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A cold, sunny Sunday in Cambridge yesterday. Plenty of eights on the river powered by the gilded youth, loads of runners and cyclists to knock you flying, hordes of couples mooning  around (St. Valentine’s Day) and shoals of tourists shimmying from one photogenic setting to another (it can be such uphill work getting people to believe you’ve actually visited somewhere unless you are able to show evidence of yourself in a snap with relevant backdrop).

I’m a creature of habit when I go into Cambridge. I always go into WH Smith to look at the magazines and usually buy one or two, I often go into Heffers bookshop or Waterstones, walk around the market square and visit the second hand book stall and take photos on a particular bridge over the Cam. Out of preference, I like to have a nice coffee and a tuna and cucumber baguette in the marvelously anonymous Eat cafe and possibly wander around John Lewis, a rather civilised department store. I like to trip through the extensive cosmetics area in a vain attempt to identify any of the sales operatives who have abstained from caking themselves in their own products. They are always immaculately turned out and attractive but wearing no or minimal makeup doesn’t appear to be an option. Are they contractually obliged to over do it?

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These grand and beautiful trees are on Jesus Green. How lucky are we?

Cambridge half marathon is only two weeks away. I haven’t done the training I would like to do because other things have got in the way. Nevertheless, it’s good to know that despite not having put the mileage in, my overall level of fitness enables me to step up quickly to do 13 miles. It’s speed that suffers, of course, but if speed is your objective you are following a false god! The very shallowness of the concept of speed! Does anyone really care about this over valued aspect of running? I rather like these fall back arguments when you’re getting slower and slower.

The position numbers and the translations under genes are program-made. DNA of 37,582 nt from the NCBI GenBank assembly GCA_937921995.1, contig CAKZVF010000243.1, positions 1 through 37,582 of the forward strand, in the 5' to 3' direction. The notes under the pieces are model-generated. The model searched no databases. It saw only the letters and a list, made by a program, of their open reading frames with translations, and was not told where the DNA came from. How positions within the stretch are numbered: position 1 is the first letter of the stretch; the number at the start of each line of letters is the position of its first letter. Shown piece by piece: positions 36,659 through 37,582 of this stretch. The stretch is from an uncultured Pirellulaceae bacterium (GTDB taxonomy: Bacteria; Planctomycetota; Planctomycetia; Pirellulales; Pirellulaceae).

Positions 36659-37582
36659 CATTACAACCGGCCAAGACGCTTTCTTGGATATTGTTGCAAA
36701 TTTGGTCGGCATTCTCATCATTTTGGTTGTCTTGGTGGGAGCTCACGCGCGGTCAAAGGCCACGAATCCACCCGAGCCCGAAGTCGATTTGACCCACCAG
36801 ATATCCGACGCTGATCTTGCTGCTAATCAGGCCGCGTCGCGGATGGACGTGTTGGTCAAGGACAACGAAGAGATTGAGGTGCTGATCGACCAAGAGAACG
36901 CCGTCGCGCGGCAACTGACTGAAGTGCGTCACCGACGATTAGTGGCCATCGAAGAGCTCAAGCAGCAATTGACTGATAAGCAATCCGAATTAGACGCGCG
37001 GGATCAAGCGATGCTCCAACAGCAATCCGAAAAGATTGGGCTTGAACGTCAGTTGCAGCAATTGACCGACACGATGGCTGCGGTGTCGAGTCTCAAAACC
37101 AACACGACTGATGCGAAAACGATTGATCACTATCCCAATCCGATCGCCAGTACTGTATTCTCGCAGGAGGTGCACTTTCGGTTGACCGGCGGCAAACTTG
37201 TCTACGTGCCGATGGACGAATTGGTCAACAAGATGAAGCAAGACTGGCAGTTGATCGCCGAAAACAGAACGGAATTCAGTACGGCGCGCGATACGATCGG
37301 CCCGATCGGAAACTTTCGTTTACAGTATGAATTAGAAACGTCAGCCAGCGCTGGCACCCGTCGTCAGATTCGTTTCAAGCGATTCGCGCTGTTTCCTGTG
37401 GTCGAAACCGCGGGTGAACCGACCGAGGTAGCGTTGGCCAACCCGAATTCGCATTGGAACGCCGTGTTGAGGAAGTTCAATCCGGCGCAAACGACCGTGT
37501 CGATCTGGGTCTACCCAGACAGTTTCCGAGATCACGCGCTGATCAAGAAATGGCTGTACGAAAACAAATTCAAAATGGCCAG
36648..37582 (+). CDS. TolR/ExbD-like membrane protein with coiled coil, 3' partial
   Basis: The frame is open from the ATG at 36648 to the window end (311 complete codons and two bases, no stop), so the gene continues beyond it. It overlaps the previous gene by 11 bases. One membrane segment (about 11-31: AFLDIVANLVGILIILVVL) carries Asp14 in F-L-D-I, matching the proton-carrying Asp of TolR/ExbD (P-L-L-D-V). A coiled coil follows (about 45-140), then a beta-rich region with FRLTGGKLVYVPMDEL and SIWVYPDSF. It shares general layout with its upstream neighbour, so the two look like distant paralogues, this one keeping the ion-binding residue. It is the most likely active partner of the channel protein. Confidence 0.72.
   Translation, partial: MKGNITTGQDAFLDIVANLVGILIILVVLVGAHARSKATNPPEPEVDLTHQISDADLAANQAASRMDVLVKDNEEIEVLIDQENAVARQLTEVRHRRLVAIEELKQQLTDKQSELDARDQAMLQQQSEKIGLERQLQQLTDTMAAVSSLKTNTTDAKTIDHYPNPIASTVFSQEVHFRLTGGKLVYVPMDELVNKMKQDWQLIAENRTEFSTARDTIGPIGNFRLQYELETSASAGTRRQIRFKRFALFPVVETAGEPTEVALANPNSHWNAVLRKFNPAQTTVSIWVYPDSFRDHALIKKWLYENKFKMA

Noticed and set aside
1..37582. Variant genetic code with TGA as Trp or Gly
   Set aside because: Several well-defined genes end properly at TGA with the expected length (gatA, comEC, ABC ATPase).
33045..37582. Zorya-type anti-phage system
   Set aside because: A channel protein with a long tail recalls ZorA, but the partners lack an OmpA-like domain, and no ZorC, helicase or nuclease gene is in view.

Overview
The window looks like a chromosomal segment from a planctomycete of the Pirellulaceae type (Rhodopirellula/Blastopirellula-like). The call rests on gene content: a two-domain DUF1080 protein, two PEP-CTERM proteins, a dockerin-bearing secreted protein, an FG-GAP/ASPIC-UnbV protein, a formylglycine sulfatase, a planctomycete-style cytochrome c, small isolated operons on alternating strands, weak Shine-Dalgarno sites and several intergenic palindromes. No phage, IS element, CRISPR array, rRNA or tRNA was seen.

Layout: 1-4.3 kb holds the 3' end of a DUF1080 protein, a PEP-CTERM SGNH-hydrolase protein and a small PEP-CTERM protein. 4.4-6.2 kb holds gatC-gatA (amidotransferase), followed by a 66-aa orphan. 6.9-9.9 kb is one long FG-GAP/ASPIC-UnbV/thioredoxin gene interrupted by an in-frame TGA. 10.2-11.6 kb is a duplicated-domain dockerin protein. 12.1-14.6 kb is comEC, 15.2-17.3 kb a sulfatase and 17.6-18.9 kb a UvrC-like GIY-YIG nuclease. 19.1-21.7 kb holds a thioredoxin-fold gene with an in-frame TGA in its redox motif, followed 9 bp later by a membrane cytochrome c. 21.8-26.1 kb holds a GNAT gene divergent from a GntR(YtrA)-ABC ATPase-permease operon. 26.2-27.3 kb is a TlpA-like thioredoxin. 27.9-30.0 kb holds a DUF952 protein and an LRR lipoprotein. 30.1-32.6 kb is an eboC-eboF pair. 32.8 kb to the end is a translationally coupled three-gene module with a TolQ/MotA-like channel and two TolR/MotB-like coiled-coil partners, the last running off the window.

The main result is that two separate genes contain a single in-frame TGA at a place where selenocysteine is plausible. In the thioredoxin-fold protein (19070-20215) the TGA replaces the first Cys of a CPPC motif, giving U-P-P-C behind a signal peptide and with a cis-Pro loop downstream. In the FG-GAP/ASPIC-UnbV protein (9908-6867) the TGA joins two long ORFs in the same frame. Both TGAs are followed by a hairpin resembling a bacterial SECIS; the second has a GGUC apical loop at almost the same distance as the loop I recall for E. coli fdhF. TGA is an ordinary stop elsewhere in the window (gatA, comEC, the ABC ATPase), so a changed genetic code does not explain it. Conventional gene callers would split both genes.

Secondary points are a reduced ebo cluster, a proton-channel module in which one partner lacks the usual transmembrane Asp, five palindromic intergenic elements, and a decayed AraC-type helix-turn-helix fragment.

Anyway, I did 13 miles today and 9 miles a week ago plus a 5 miler and a parkrun since the beginning of the month. I might do two more parkruns and a couple of long runs up to 10 miles and that will be that.

A government task force has published a report, A Five Year Forward View for Mental Health, which is very critical of the state of Engand’s mental health services, click here to read Observer article Today’s Guardian headline is NHS vows to transform mental health services  with extra £1bn a year. The report talks about a sharp increase in the number of suicides, estimates three quarters of people with a psychiatric condition do not receive help and documents that children are being sent all over the country to an available bed that may be hundreds of miles from their families.

The Tories and the coalition government have presided over savage cuts to bed availability, support services, staffing levels and overall funding of mental health facilities. Cameron in his ever so reasonable, we have learnt lessons, we must all pull together and defeat stigma, senior Tory style is presenting the spending announcement as an innovation and Tory triumph. David Cameron and his mates are duplicitous, fraudulent, own class supporting, unfeeling,  and lacking in basic humanity. They appeal to the voters who share their values – the cruel, the selfish, the self centred. May God help decent and vulnerable people.